Why I stopped worrying and learnt to love local geography.

I was fortunate enough to get the opportunity recently to talk with friends at Bath:Hacked about local geographies. This was in part to advertise the upcoming Boundary Review of the area, but also a chance to reflect on the many ways we slice and dice the local authority area.

This was something of a semi-structured ramble through geographies against the ONS’ rather wonderful hierarchical representation of  statistical geographies.

In practice, particularly when thinking about any locality, its geography is intertwined with its history, its natural and ecological setting, its psychogeography (if you’re into such things) and so forth. But those caveats notwithstanding, it was a fun exercise.

Download the slides here.

 

 

 

 

Top 20 Datasets for UK Local Government.

I thought

was an interesting thought piece. Could we even identify them, let alone publish them? Here follows a very quick rapid reflection on it…

Continue reading “Top 20 Datasets for UK Local Government.”

We need to talk about (the small-area) Brexit (voting data)

The BBC recently published a piece on small area referendum voting data. The information was gathered, through Freedom of Information requests, from less than half the local authorities (acting as ‘designated counting areas’) who administered the referendum. It’s a rather problematic piece of work.

This analysis is riddled with errors; there could be evidence of illegal practice; there are clear opportunities to improve practice around election data and the implications of this release have relevance to other realms of government data.

It is incorrect

The analysis and the underlying data are flawed for a number of reasons which immediately spring to mind;

Postal votes weren’t counted spatially. The article repeatedly notes that postal votes aren’t allocated to the areas of their electors beyond the principle area of the election (this is technically untrue, they’re *probably* not allocated to areas) but makes no significant attempts to account for this error.

Mass FOI mail-outs are not and cannot be a systematic data collection method. 44% of counting areas (rather, their corresponding local authorities) responded. No consideration of statistical confidence is made in the analysis, neither is any proportional demographic assessment conducted between responder and non-responders.

At its most basic level, comparing voters with population involves several layers of extrapolation. Even in an area with unprecedented high turnout it can feel spurious. Turnout is a subset of electorate, itself a subset of the eligible voters which in its turn is a subset of the population. The practice of sticking whole populations’ demographics from some nationally standardised data (usually the Census –  Hello 2011, don’t you feel like a lifetime ago!) on a scatterplot against the electorate data is, to be polite, rather crude.

I’d add that none of the above should necessarily invalidate the analysis; the disciplines of social research/political science are riddled with bias and I’ve seen far less rigorous analysis published to far greater acclaim. I do think they suggest that they mean the data warrants far more thought and debate than has so far accompanied it.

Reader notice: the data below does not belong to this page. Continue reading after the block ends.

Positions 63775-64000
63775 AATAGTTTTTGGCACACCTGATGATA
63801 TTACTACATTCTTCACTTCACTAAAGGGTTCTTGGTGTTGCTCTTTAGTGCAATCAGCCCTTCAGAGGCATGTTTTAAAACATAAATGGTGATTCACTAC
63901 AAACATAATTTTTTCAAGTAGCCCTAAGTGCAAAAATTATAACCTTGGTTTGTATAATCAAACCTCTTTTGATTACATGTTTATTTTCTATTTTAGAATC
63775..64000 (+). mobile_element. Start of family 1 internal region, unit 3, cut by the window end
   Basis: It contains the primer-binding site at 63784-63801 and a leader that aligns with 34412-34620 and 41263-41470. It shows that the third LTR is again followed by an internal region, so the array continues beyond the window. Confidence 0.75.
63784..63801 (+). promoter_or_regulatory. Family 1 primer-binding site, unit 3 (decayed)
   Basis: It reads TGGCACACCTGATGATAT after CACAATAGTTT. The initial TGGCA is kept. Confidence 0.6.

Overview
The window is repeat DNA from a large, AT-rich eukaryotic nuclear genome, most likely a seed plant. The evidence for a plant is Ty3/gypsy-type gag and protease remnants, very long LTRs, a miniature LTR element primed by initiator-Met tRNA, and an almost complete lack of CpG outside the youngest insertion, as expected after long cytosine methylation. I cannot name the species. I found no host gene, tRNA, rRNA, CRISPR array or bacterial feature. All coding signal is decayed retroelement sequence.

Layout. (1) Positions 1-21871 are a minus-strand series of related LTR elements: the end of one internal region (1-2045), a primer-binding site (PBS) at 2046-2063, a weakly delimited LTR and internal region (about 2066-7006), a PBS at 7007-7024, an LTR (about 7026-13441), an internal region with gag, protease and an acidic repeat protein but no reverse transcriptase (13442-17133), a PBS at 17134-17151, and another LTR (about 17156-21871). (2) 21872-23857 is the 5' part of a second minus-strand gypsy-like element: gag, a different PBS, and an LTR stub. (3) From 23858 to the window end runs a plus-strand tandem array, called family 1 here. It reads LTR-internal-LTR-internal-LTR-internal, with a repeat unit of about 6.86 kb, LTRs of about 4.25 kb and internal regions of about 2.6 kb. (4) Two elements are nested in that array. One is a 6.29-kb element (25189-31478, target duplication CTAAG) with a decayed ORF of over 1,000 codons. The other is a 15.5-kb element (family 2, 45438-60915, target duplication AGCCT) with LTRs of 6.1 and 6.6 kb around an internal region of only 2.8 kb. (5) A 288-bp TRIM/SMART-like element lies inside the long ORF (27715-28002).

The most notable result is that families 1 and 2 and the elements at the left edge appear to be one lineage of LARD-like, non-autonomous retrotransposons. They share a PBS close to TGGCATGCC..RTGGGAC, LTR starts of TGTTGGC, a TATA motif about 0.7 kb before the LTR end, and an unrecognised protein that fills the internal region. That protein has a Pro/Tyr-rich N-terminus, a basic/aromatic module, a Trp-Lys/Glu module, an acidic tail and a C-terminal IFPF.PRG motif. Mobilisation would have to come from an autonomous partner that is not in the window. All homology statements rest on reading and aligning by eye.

Some of it is possibly illegal.

A quick tangent into electoral practice: When you vote, you’re given an elector number. This is your sequence on the electoral register within an individual polling district. These are geographical areas allocated to individual ballot boxes in polling stations. These share boundaries with the relevant electoral geography for the election in question. Local government elections being the smallest geographical election they are also (usually) in line with parishes and wards.

And so, to the article:

A few councils released their data at remarkably localised levels, down even to individual polling districts (ie ballot boxes)…or clusters of two/three/four districts… Most places mixed boxes of postal and non-postal votes for counting, so generally it’s not possible to draw comparative conclusions. However there were a few exceptions which recorded them separately, or included a very small number of non-postal votes with the postals.

As identified by @richgreenhill on Twitter, it seems that the data released gives evidence that rule 46(2) of the referendum act which require that votes from individual ballot boxes are mixed with another and that postal votes are counted alongside individual ballots was broken. It is worth caveating here that there may be reasonable responses to all these (multi-polling district ballot boxes being one immediately mentioned).

There is also no legal requirement to produce electorate statistics at an area lower than the principle counting area. The Electoral Commission’s guidance (p3) notes only the requirement for a Counting Officer (responsible officer for each Counting Area) to declare for their voting area. This means that the process of allocation votes to a smaller geography is based on local administrative practice. Elections may be heavily regulated and systematic exercises, but there is a wealth of different on-the-ground practice around management and counting of papers and onward dissemination of data not explicitly prescribed in statutory notices. In addition to creating what I would suggest is at least a legal grey area this creates a further challenge to the validity of the data.

There is a case for change.

Whether a local authority made the internal, administrative decision to collate small-area results, the data was simply not collected for this purpose. Every authority who responded would have been justified in saying ‘no’; but many released. That such a large volume of data could be gathered with relative ease suggests that the standard practice, guidance and legislation is deficient.